Piedmontese cows are routinely milked by hand each
day, as they range at some 8000 feet elevation in
the Alps summer pastures. The cows have calves at
side, but are milked once each day...with the milk
then processed into cheese. There are no fences,
and the Italian shepards move the herds (some more
than 200 head) to fresh grazing areas, milk and make
the cheese in conditions very like those of a 1000
the entire world, this breed has evolved in just
this one small area. There are more cattle in Texas,
USA today than there are Piedmontese in the entire
registers the fullblood (100% pure, derived from
Italian seedstock) in a distinct category to
preserve the gene pool. NAPA does not use
any "up-graded purebred" registration categories,
but papers all cross-breds, or fullbloods
that cannot verify pedigree, in the Naturalean™ Registry.
must have 2-copies of the Myostatin gene, and
Naturalean™ must have at least 1-copy of
the gene, in order to be eligible for registry.
So, are Piedmontese considered
Bos-Taurus or Bos-Indicus ?
Even with genetic research
to confirm the influence of Bos-Indicus (Brahman)
on the Italian white breeds, from some time long
past, the genetic negative influences of Brahman
on meat quality are definitely NOT seen in the
Piedmontese cattle. Click HERE to
read a PDF article from the Fall 2006 NAPA Magazine,
this topic ... and be sure to use your BACK button
to return to this page.
some 25 thousand years ago....
years ago a migration of Zebu or Brahman cattle from
Pakistan made its way into north western Italy. Blocked
by the Alps Mountains from moving further, these cattle
stayed and intermingled with the local "native" cattle
- the Auroch. Click HERE for
an article on the Aurochs in PDF file.
blend of Bos Taurus (Auroch) and Bos Indicus (Brahman)
evolved in that harsh terrain over thousands of years
of natural selection to become the Piedmontese breed
of today. There are several breeds from Italy which
also show the influence of this Brahman migration -
these are the so-called Italian "white breeds"...but
the similarity to the Piedmontese does not go further
than the color. All Italian white breeds, Piedmontese
included, are born 'fawn' or tan and change to the
grey-white color, with black skin pigmentation. The
Piedmontese, however, also carry genetic traits absolutely
unique to them.
Italian Herdbook was opened in 1887, after the appearance
of 'double muscling' was noted in the cattle in 1886.
Over one hundred years later, the genetic component
which gives rise to the greatly increased 'muscle'
(beef) production of this breed was discovered. MYOSTATIN.
occurs naturally in all mammals. Its effect is to restrict muscle
growth. However, when the gene has naturally mutated,
as is the case with the Piedmontese cattle, it can
become in-active and no longer prevents muscle development.
This allows for what has been called "double muscling" -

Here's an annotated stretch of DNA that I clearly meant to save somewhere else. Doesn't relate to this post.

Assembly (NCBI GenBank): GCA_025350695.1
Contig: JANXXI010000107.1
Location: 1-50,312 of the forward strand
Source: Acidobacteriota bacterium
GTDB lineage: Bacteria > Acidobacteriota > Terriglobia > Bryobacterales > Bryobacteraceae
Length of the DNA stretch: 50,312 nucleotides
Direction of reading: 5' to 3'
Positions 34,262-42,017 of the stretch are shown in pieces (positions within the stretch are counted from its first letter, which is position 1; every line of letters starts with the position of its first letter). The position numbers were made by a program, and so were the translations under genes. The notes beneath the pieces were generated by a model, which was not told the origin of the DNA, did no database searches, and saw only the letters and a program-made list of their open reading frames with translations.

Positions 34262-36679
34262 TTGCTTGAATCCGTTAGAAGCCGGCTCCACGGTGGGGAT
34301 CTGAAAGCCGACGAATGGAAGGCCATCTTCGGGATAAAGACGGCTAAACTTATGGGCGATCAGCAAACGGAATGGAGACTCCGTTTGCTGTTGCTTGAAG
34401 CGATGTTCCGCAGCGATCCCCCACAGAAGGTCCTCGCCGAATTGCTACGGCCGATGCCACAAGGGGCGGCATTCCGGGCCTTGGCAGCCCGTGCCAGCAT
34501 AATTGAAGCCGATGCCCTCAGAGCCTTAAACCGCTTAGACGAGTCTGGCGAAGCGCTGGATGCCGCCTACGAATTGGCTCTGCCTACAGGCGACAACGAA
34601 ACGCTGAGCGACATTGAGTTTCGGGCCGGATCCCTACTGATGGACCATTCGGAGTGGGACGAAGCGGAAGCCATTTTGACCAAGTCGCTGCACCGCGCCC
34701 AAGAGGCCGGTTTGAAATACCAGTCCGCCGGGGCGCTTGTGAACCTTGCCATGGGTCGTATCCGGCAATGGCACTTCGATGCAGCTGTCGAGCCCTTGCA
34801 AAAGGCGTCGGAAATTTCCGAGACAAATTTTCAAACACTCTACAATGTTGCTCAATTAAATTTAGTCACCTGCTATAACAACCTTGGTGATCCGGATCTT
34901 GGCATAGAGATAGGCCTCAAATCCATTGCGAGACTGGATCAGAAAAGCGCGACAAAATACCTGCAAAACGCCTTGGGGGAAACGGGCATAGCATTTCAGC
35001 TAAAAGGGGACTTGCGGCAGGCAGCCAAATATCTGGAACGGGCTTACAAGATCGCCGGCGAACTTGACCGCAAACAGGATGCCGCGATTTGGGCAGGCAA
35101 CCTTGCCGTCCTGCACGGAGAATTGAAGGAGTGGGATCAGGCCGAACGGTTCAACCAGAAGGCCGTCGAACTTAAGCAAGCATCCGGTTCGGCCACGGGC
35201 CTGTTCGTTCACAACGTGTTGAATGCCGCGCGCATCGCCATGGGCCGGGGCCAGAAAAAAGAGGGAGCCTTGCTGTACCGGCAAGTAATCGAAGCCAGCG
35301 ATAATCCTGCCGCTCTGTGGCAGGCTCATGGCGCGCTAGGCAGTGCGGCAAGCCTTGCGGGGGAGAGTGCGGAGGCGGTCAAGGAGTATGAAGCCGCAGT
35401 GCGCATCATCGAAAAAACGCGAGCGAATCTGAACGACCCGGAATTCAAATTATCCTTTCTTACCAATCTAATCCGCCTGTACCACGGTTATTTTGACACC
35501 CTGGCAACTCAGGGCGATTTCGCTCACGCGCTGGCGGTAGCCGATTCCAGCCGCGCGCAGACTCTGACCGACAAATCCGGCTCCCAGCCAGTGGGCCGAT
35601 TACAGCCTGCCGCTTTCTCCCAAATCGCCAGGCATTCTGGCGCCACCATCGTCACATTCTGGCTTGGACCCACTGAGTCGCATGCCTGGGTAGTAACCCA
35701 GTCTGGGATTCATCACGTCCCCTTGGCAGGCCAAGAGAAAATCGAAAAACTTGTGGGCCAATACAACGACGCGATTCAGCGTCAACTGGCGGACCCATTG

a very mis-leading term. In reality, the disfunctional
Myostatin removes the "growth governor" and
allows these cattle to develop on average 14 percent more muscle
mass than cattle with functional myostatin.
Italy, the Piedmontese have been (and many still are
today) utilized as a dual-purpose animal...having very
rich milk used for specialty cheese production and
beef marketed as a premium product.
of January 2003, all A.I. fullblood Piedmontese sires
in Italy for the past 30 years have been tested for
the myostatin gene - and ALL have carried 2 copies.
recommends the Piedmontese as a Terminal Beef Breed.
1994, the most recent Italian study on the milk production
traits of the breed in that country are explained
in this report from ANABORAPI: The
Piemontese used to be a double purpose, beef and
milk, breed in the past. In more recent times the
number of Piemontese cows milked declined, due to
specialization for beef production and to the higher
work requirements for milking.
The number of Piemontese cows still milked is around 20-25 %.
Since 1976 Piemontese cattle have been considered as beef specialized animals,
therefore cows are not systematically controlled for milk production anymore.
Last information available about milk production are from a research conducted
by the University of Torino in 1994 involving a sample of 15 herds milking
Average milk production, referred to a 250 days lactation, was 1364 kg in the
first lactation, around 1600 kg in second and later lactations.
Average butterfat and protein contents were respectively 3.64 % and 3.45 %.
The variants of protein more favourable for cheese making as type B of b-lactoglobulin
and type B of k-casein were present in the milk with higher frequency compared
to less favourable variants, indicating the good quality of milk from Piemontese
cows for cheese.
As we do not have individual information for milk production of cows, we cannot
provide any advise about sire bloodlines more suitable for milking purposes.
Associazione Nazionale Allevatori Bovini di Razza Piemontese
Strada Trinità 32/a 12061 Carrù (CN) Italia
tel. +39-0173-750791 fax +39-0173-750915